When he steps out of his office on the bottom floor of the F.G. Clark Activity Center, Southern baseball coach Roger Cador meets a line of team portraits that decorates long stretches of hallway in either direction.

There are 14 portraits in all — one for every Southwestern Athletic Conference champion that Cador, entering his 28th season, has coached. But the youngest of the pictures is three years old.

Southern hasn’t won the SWAC tournament since 2009. When the Jaguars fell short last year, it matched the longest stretch of seasons without a championship that Cador’s program has known.

“There’s been a drought — a long drought,” said senior pitcher Daniel Garcia, a freshman on Southern’s most recent conference championship team. “Unheard of in Southern history.”

“Three years,” Cador said, “is an eternity for us.”

Southern begins its chase of another portrait-worthy season when the Jaguars open play against Stillman (Ala.) College at 6 p.m. Friday night. The three-game series will be at Pete Goldsby Field as Lee-Hines Field undergoes a $150,000 renovation of its playing surface and drainage system.

Seated in his office on the eve of the season opener, Cador said it would take some time to figure if his latest team can join the walls of fame, especially given the circumstances of the preseason.

With the work at Lee-Hines Field ongoing, the Jaguars have adjusted their preseason routine considerably. The team has had a pair of intrasquad scrimmages at Goldsby Field. Otherwise, the Jaguars have practiced defense by fielding grounders and popups on a vacant lot near the softball field, and their pitchers have been relegated to flat-ground bullpen sessions in Seymour Gymnasium.

Although the lack of live action has cost Southern some polish, Cador said the Jaguars have hardly complained about their plight. That’s what he likes about this team.

“They understand the things that have occurred, they have no control over,” he said. “They realize, as we go down the road, the benefit is we’ll have a more beautiful field to play on. You accept things for what they are, and then you make the best of it.”

Garcia said the Jaguars have taken the preseason hiccup in stride.

“We may not have the best of the best,” he said. “But what we do have, we take advantage of it.”

How the Jaguars have handled adversity away from their new field has Cador confident they can manage a bad inning on it. But how the team stacks up against the rest of the SWAC is harder to project.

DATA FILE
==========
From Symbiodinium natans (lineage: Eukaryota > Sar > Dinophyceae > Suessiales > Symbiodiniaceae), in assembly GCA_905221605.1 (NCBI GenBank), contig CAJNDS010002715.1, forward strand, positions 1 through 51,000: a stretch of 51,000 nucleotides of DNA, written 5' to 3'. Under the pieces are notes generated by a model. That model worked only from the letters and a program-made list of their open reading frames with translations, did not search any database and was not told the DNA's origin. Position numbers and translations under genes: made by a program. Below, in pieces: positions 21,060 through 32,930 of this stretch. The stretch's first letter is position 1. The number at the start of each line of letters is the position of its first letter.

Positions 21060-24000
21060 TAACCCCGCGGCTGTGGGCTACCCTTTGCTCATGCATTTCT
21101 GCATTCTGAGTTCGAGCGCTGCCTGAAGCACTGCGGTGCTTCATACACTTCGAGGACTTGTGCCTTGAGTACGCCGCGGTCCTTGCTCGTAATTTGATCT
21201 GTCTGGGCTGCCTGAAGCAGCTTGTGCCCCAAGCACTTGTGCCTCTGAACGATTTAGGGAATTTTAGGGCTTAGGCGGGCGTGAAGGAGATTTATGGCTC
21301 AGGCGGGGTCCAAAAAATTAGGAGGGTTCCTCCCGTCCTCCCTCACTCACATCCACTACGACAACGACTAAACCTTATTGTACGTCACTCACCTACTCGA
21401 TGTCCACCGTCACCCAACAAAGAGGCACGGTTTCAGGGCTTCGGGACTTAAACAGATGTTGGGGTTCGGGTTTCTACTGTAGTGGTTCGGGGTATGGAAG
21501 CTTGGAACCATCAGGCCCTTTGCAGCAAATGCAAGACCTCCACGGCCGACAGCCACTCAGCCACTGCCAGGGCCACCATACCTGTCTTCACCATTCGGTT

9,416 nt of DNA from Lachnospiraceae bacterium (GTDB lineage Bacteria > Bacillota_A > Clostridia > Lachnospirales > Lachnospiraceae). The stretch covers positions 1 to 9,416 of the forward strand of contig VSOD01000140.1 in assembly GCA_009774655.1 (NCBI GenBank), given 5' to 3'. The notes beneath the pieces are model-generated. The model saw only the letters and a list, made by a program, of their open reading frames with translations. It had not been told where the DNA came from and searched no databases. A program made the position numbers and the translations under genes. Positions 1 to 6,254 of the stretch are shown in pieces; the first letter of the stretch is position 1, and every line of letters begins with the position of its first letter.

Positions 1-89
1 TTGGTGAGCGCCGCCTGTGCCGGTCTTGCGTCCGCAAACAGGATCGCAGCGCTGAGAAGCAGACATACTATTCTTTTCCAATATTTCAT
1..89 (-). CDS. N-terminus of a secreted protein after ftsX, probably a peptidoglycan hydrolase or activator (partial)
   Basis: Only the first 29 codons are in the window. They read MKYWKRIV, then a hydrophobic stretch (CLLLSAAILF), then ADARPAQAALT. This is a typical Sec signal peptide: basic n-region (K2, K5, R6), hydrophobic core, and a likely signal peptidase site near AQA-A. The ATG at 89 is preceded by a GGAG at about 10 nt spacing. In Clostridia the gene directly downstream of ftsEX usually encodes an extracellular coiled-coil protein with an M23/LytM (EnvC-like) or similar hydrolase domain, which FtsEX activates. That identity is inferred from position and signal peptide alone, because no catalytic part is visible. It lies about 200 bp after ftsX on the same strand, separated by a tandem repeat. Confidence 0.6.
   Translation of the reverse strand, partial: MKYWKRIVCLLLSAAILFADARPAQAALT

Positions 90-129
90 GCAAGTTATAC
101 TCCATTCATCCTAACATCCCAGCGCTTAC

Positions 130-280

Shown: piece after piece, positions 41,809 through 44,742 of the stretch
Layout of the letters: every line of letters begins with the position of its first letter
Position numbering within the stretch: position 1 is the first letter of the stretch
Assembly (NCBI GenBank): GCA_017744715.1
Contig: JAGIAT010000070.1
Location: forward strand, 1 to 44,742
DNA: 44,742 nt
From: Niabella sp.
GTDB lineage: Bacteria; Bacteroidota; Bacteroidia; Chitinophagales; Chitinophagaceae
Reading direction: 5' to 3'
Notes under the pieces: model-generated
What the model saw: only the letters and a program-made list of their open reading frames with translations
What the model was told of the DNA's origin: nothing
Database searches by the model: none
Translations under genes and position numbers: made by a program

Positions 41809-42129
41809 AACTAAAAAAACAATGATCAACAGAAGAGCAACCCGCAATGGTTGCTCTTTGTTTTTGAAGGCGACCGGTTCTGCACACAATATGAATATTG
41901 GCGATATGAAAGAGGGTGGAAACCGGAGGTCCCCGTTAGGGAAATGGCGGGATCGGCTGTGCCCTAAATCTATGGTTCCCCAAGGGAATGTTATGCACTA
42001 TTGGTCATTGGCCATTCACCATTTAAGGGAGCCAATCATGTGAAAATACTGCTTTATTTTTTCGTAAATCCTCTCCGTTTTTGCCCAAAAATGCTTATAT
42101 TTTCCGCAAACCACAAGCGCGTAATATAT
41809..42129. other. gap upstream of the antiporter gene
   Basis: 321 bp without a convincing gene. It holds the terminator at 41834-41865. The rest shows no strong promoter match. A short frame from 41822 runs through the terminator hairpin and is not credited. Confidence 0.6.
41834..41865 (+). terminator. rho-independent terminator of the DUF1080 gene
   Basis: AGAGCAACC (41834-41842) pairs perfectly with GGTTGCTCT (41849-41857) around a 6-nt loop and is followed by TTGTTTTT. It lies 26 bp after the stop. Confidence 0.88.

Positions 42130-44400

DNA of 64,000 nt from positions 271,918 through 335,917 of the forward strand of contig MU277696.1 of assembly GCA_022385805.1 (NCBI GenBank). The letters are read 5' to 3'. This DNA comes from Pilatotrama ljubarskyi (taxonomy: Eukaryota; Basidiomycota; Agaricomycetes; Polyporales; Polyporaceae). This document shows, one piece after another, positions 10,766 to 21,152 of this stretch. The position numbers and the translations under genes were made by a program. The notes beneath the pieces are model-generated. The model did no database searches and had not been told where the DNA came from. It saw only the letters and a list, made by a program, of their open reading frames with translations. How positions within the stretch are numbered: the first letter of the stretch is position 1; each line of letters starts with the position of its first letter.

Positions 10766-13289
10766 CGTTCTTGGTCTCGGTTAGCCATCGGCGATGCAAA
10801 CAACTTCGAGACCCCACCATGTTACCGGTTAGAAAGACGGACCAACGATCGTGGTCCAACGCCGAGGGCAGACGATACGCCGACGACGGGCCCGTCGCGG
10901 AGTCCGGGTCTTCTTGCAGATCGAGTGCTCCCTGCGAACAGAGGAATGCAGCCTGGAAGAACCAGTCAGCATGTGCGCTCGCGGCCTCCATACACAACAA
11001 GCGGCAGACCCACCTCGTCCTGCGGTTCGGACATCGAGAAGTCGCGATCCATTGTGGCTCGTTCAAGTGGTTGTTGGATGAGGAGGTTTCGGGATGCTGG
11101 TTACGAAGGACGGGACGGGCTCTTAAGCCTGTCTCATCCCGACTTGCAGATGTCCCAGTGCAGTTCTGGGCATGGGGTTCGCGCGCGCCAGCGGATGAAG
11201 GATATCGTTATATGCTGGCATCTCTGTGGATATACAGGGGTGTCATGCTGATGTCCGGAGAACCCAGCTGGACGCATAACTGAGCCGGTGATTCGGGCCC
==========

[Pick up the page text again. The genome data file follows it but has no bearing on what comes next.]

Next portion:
First baseman Brian Rowry, right fielder D.J. Wallace, designated hitter Derrick Hopkins and shortstop Jeremy Lopez are the only everyday starters returning from a team that lost leadoff man Taylor Roy, outfielder Wilmy Marrero, catcher Clint Ourso and infielders Cameron McGriff and DeMario Ellis.

The good news is that Garcia returns along with Jesse “Doc” Holiday and Jose De Leon to give Southern a veteran weekend rotation.

“We’ll have our challenges,” Cador said. “We have to prove we can meet them.”

The Jaguars failed to last year, bowing out early in the SWAC tournament even though it was played on their home field — and even though they entered the postseason on a 16-game tear.

“Last year, we thought we had it,” Garcia said.

Southern’s pitching held up its end of the bargain, but the offense managed only 22 hits in four SWAC tournament games.

“We pitched as well as we had all year,” Cador said. “We just couldn’t get the key hit when we needed to.”

For the third straight season, Southern fell short of another conference title. But Cador said the “drought” on The Bluff is, in large part, a credit to Southern’s competition. Schools throughout the SWAC are pouring more resources into a sport that Southern used to dominate.

“It’s paid dividends,” Cador said. “It’s made us a more competitive league.”

Not that Southern’s goals have changed. The Jaguars enter 2013 with their sights set on bringing a SWAC title back to campus and hanging another portrait outside their coach’s office.

“I’m not going to be selfish and think we’re going to win it every year,” Cador said. “But we want to make sure we’re in the mix for it.”